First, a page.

WWII Archive: “War On the Short Wave”

I stumbled upon this WWII era book published by the Foreign Policy Association on Archive.org.  A fascinating look at the the power and fear of propaganda over the shortwaves.

This entry was posted in Books, Nostalgia, Propaganda, Radio History, Shortwave Radio and tagged , , , , . Bookmark the permalink.

5 Responses to WWII Archive: “War On the Short Wave”

  1. LYNN KELLY says:

    i HAVE JUST DOWNLOADED THIS ON PDF AND WILL PRINT A HARD COPY IN BLACK AND WHITE. THIS BOOK PERFECTLY BLENDS MY INTEREST IN RADIO AND WW2 HISTORY. FEW KNOW THAT MILDRED GILLIARS, AND OTHER WOMEN WORKING FOR GERMANY WERE ON ONE OF THE LAST AND LARGEST MILITARY CONVOYS OUT OF PARIS WHEN THEY MOVED THEIR WOMEN OUT SHORTLY BEFORE PARIS FELL TO THE ALLIES. THIS SPECIAL CONVOY WAS UNDER HEAVY GUARD BECAUSE OF SO MANY WOMEN ON BOARD AS IT WELL SHOULD HAVE BEEN, WAFFEN SS, ARMY, AND CIVILLIAN GUARDS FROM THE GESTAPO. THANK YOU THOMAS FOR THIS BOOK

  2. Stephen Powell says:

    Just excellent, Tom. Thank you.

    Steve

  3. Michael Black says:

    I’m reading “Station X” by Michael Smith right now, about Benchley Park in WWII and their efforts to decode Enigma. I’ve read other books about that work, but none just about it. Shortwave is mostly off stage, it’s there but not really covered. Though, if radio hadn’t been used, the messages would have been a whole lot harder to get On the other hand, maybe not as hard to decode, since a wired system likely wouldn’t use as much encryption. It does a better explanation of the move from dedicated mechanical devices to help with the decoding to an actual programmable computer than what I’ve read previously.

    The James Bond films feature shortwave in the early days, though ironically I’d have thought phone and Telex would be more commonly used by that time, if nothing else it’s less obvious than a radio station. Dr. No has shortwave in an early scene, and a receiving station with rows of Racal receivers. The sort of arrangement likely used in WWII. IN a much later film, around Goldeneye, a similar receiving station, I think with Racals, appears again.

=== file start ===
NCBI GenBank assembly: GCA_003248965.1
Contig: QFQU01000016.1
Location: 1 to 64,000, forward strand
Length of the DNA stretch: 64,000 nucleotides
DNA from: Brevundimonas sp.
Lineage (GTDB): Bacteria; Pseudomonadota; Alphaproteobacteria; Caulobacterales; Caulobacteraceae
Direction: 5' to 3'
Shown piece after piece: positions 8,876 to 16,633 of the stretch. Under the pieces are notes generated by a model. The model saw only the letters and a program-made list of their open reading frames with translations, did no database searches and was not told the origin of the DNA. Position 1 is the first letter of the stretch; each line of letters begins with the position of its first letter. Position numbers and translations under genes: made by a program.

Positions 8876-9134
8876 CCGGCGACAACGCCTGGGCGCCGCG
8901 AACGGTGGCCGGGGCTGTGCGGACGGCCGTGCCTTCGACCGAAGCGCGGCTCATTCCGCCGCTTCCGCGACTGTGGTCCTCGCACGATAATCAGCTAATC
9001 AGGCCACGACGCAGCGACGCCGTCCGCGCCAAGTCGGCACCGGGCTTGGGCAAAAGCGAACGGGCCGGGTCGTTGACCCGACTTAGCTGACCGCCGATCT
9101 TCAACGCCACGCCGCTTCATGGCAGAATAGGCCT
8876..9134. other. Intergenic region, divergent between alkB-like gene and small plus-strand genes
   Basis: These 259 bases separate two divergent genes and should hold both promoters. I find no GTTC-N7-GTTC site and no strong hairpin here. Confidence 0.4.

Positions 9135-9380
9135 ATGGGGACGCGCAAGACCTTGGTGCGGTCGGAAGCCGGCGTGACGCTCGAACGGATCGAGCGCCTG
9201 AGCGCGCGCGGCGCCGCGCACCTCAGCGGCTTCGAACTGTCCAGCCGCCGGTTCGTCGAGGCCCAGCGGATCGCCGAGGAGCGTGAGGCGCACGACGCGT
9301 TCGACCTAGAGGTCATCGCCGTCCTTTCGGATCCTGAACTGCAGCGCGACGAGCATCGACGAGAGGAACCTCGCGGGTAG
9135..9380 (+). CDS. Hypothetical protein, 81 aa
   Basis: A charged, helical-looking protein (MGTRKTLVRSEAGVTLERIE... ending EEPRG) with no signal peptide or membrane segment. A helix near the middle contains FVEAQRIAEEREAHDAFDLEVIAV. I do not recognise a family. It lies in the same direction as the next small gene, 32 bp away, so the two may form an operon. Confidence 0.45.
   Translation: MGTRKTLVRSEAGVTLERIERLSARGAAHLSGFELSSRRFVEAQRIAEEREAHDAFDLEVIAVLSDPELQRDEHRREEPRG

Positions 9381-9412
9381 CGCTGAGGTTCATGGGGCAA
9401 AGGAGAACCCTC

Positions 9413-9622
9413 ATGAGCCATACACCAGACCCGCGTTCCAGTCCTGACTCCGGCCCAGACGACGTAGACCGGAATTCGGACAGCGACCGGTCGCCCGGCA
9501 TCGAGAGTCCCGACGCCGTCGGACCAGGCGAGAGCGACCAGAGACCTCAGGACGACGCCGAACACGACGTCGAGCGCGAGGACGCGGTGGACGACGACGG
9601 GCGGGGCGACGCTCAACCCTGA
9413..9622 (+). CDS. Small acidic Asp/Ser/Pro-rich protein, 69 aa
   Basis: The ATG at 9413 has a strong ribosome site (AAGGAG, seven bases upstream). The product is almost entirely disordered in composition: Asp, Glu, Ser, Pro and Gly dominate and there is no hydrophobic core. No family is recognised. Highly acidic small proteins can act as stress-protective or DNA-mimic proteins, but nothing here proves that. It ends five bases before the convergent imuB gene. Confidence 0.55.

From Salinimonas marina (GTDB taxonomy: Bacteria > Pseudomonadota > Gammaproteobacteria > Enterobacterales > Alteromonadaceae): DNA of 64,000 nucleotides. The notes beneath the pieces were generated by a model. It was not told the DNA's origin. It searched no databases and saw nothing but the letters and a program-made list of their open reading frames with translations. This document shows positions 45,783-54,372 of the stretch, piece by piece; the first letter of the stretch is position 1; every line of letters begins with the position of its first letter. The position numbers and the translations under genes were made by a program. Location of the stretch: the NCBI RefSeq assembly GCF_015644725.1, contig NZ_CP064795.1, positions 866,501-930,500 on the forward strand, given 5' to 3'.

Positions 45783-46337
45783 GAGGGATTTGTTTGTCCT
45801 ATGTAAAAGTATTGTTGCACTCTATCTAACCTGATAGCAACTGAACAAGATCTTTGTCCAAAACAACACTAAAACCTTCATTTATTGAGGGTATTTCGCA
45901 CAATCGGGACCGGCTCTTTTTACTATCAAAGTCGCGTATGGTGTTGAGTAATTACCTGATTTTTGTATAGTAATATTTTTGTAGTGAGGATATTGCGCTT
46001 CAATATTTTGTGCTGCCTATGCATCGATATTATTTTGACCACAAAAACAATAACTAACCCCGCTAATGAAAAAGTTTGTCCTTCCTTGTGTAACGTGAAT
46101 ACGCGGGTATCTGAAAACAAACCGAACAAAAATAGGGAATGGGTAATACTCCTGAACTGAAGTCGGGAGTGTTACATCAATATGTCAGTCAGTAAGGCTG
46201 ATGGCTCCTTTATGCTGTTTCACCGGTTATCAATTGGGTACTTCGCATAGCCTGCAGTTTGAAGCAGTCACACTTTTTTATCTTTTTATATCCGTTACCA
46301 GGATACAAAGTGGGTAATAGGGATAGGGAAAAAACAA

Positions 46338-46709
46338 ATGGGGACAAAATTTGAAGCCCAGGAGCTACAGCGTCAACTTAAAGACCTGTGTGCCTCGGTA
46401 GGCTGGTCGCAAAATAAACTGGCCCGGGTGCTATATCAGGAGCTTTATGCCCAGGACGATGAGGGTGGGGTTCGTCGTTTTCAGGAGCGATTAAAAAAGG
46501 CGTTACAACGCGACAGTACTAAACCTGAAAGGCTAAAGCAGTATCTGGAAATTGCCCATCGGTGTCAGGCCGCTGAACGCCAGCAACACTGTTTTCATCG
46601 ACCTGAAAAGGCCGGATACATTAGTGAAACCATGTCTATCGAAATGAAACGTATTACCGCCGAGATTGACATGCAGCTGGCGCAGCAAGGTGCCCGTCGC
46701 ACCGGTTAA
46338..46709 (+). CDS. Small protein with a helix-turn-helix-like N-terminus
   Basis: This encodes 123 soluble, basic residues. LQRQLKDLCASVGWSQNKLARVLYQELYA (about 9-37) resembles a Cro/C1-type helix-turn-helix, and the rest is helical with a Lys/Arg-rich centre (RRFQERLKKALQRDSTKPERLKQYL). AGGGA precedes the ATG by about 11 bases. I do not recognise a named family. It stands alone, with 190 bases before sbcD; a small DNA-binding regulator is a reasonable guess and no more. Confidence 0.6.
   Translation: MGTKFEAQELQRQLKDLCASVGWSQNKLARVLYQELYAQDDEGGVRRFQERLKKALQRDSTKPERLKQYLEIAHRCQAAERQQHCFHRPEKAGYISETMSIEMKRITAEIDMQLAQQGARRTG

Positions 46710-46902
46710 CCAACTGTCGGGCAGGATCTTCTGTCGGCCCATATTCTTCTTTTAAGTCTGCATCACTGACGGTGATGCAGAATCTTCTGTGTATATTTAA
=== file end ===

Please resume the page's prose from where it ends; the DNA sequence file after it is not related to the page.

One book I read some years back was “Most Secret War” by R.V. Jones, about the technical work to figure out what the nazis were doing in the way of rocketry and other technical advances Some of that intelligence gathering and interpretation resulted in missions to destroy rocket launchers and heavy water plants in Norway. I’m not sure how much radio played in that book, but I remember the author (who was deeply involved in the work) said something about the value of amateur radio operators in the work .

    Michael

  4. LYNN KELLY says:

    IN WW2 WITH NO ACCESS TO UNDERSEA CABLES THE THREE AXIS POWERS USED HF CW TO SPAN OCEANS BOTH MILITARY AND DIPLOMATIC SERVICES. THEY ALSO USED HELL WHICH COULD BE USED OVER CW GRADE CIRCUITS UNLIKE THE MORE COMPLEX AND COSTLY ITA2 TELETYPES WHICH USED FSK AND REQUIRED LANDLINES OR HIGH GRADE RADIO CIRCUITS. THE GERMAN EMBASSAY IN BUENAS ARIES WAS THE MAIN RELAY POINT FOR GERMAN HELL AND CW BETWEEN BERLIN AND TOKYO USING Y.L. RADIO OPERATORS AND MALE RADIO TECHS TO KEEP THE SIEMENS, LORENZ AND TELEFUNKEN EQUIPMENT ONLINE

  5. Marty Delfin says:

    Thanks for sharing a very interesting piece of history— I wish I had found this book way back in the early 1980s when I was working on my thesis on international broadcasting and propaganda in Latin America during WWII– Oh well!

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